Service of Gorilla Fundraising

November 1st, 2012

Categories: Charity, Fundraising

I’ve written about businesses that, at the cash register, try to embarrass and strong-arm customers into buying a book or groceries-or whatever they sell-so that they can donate the items to charity. If putting the squeeze on customers who may or may not already be pressed financially isn’t bad enough, they then take credit for “donating” [while making a profit], what their customers actually have given to food pantries or children or others in need.

In the aftermath of Hurricane Sandy, it’s bound to start up again. I’ve seen a business, a TV network and a  major bank heading the charge.

In addition, I’ve observed several recent techniques that inspired a reprise post. I live near a town and try to use its vendors. I am off-put when children, often with parents, stand in front of the door of the small business I want to enter. They are often selling tickets for a raffle to raise money for a team trip or uniforms. When this happened the other day, card tables with a team of kids around each were posted in front of doors throughout town. If you gave at one you felt cornered at the others.

The other month the subject line in an email I received, from an organization to which I belong, noted that I had not yet signed up to attend thus and such a fundraising event. I found the threatening and accusatory language inappropriate and a turnoff. What made it worse was that I had signed up long before and I still felt uncomfortable by the inference.

Threatening subject lines on emails arrive for non-charitable causes–such as joining webinars or attending conferences–and it’s just as off-putting especially when sent by a stranger, although I don’t expect an acquaintance to reprimand me because I haven’t agreed to participate in an event or to buy something.

Do you have examples of gorilla fundraising or do you believe that anything goes if you believe in and want to support the cause? Where do you draw the line?

6 Responses to “Service of Gorilla Fundraising”

  1. JBS Said:

    I give only to organizations that I know and that I’ve checked on (Charities Review Council checks on all Minnesota charities and the big national ones, like Red Cross, Salvation Army, etc.) I’m more likely to give if my former company matches it (and they generally do for big disasters).

    I donate clothing, shoes, household goods, etc. yearly, sometimes more than once a year. (Hint: Take pictures of donations, so that you can show the IRS what you donated. I group things and take a single picture, then keep it in a file with the tag I get from the charity).

  2. Jeanne Byington Said:


    Great tips.

    I take it you are not intimidated by random requests for money and support. You obviously have a plan and you stick to it.

  3. Frank Pierce Said:

    The toughest gorilla fund raising I’ve encountered is the religious kind, and it’s a practice that is ecumenical and multinational.

    When a friend of mine decided not pay the stiff membership “dues” to a certain American fundamentalist religion, he and his family were shunned, his father was put out of business, and he had to move across the country to start a new life. This particular religion is highly successful and has placed many of its practitioners in positions of great power possibly even to the Presidency itself.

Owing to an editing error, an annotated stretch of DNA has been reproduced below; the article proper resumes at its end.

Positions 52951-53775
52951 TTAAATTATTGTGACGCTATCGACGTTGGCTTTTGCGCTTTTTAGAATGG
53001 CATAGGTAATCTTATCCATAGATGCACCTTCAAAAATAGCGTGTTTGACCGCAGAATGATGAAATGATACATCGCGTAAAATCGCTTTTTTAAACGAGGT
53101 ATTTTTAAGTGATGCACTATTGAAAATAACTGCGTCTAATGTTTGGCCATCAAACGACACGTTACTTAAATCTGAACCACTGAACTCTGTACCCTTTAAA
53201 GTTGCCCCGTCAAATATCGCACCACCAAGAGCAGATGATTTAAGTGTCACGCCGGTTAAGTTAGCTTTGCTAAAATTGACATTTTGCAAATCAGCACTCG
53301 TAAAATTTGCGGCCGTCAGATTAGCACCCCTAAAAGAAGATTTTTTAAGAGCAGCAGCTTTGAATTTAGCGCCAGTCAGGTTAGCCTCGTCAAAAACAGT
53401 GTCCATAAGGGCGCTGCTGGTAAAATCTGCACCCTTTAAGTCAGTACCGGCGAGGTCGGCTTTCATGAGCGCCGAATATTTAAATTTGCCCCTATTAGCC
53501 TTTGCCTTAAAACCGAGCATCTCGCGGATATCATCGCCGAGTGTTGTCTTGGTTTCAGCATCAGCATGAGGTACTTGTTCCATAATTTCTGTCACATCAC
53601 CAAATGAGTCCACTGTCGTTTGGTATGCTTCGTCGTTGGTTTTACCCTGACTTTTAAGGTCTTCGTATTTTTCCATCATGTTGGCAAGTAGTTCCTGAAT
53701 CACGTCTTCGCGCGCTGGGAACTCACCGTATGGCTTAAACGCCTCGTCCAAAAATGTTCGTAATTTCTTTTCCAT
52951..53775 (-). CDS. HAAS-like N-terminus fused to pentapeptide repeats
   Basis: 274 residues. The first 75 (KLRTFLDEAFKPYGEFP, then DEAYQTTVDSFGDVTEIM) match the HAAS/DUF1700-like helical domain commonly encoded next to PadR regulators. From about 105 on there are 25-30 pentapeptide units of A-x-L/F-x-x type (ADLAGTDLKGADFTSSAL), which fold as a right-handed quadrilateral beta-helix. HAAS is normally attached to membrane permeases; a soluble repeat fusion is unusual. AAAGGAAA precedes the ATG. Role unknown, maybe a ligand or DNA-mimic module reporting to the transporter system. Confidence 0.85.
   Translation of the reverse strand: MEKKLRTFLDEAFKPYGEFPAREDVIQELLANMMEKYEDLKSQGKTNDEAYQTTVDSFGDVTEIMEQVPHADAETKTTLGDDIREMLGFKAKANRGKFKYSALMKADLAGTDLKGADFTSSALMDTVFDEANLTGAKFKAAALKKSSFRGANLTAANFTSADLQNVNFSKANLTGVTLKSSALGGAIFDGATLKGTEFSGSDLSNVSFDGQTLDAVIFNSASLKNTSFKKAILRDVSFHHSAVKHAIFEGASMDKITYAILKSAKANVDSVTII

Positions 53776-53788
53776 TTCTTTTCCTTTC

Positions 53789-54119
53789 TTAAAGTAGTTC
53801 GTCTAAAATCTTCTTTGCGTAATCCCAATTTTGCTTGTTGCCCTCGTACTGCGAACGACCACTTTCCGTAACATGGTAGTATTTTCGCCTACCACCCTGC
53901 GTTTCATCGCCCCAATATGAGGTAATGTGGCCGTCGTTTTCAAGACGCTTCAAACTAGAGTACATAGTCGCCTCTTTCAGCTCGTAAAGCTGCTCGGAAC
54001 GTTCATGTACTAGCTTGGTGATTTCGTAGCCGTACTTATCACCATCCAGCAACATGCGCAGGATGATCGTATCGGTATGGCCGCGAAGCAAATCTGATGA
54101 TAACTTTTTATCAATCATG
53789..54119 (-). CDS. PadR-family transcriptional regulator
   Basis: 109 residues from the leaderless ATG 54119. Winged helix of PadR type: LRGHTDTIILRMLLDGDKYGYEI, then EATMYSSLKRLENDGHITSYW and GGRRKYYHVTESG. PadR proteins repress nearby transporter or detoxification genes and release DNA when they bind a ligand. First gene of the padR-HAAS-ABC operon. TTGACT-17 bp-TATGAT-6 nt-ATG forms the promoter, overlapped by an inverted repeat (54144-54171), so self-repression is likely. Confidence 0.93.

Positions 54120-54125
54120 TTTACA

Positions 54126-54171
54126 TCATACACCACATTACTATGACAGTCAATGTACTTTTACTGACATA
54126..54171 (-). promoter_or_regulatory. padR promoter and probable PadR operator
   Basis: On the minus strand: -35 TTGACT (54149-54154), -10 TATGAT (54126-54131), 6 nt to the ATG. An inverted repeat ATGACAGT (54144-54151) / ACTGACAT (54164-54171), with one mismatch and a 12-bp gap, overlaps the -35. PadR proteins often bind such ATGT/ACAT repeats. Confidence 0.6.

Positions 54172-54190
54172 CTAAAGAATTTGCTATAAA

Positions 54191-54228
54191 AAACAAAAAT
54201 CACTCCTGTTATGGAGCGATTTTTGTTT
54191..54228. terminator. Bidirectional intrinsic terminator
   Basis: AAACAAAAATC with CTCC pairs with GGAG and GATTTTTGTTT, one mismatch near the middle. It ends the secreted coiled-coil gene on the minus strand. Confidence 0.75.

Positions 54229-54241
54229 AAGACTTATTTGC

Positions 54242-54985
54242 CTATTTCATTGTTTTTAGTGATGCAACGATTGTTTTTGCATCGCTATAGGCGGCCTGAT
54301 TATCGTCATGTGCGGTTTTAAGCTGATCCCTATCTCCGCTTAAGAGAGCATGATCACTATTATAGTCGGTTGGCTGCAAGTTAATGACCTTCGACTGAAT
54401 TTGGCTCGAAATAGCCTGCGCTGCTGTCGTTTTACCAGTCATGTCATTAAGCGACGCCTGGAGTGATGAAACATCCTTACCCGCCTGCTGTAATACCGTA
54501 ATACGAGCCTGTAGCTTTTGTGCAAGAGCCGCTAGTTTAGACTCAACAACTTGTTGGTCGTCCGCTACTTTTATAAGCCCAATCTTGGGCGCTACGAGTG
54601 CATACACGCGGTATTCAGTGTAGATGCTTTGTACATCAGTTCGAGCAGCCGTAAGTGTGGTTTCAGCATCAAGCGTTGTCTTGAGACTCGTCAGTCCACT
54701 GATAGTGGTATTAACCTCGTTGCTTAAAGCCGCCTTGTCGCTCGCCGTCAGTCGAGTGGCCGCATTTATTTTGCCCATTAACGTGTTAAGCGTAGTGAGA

I once lived in a country where the religion of the land was not the one of which I was then nominally a member. Anyone wishing to attend religious services other than those permitted by the government, had to do so within the premises of a certain foreign embassy. How did the “established” religion, which was massively wealthy, fund itself? The government funded it. How did the government fund itself? It collected taxes. And supposing you didn’t pay your taxes on moral principle? You went to jail or worse – a most effective gorilla.

    Lastly, I had the misfortune through my own foolishness to serve on the development committee of a New York State not-for-profit for many years, and the most illuminating experience of watching our most effective fund raiser work the phones. He had the remarkable ability of knowing exactly what to say (usually a delicately veiled menace) to get what he was after out of each of his victims, as well as an uncanny instinct to know when he had squeezed the last drop. Once, I complemented him on his work, and he replied, “That ain’t nothing. You should see me go to work for ______.” He named one of the city’s richest and most prominent religious institutions.

  4. Jeanne Byington Said:


    I have goose pimples reading your comment. You are right: There are gorillas everywhere.

    I have heard stories of poor people who are frightened by clergy to open purses that are almost empty and threatened with hell if they don’t contribute to their house of worship.

  5. Lucrezia Said:

    It may sound heartless, but if menaced by questionable tactics, just hang up, trash the request, walk away, or whatever action is appropriate. Many nonprofits play the guilt card, or send unsolicited gifts hoping to coax the prospective victim into giving. The best way to discourage these actions is failure to respond. Too many people pay up, so the loathsome mailbox fillers keep coming.

    Remember, it takes two to tango. Enough failure to respond will eventually cost the organization too much, and they may take the hint. I enjoy dreaming…….

  6. Jeanne Byington Said:


    It’s not heartless it’s necessary.

    I find in-person, on the street or at cash register approaches the hardest to turn away but I am getting better at it.

    As it is I have more return address labels than I can use before the adhesive dries out!

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